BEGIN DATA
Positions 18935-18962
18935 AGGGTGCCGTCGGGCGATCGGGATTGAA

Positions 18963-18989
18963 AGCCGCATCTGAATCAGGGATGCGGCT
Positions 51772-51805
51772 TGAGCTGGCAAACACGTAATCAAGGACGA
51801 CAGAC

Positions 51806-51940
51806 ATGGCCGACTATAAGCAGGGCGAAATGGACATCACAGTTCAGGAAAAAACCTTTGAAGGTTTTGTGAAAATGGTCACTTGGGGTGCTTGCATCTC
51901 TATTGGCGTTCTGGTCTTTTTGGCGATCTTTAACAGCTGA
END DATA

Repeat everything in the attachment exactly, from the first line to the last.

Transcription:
Positions 18935-18962
18935 AGGGTGCCGTCGGGCGATCGGGATTGAA

Positions 18963-18989
18963 AGCCGCATCTGAATCAGGGATGCGGCT
Positions 51772-51805
51772 TGAGCTGGCAAACACGTAATCAAGGACGA
51801 CAGAC

Positions 51806-51940
51806 ATGGCCGACTATAAGCAGGGCGAAATGGACATCACAGTTCAGGAAAAAACCTTTGAAGGTTTTGTGAAAATGGTCACTTGGGGTGCTTGCATCTC
51901 TATTGGCGTTCTGGTCTTTTTGGCGATCTTTAACAGCTGA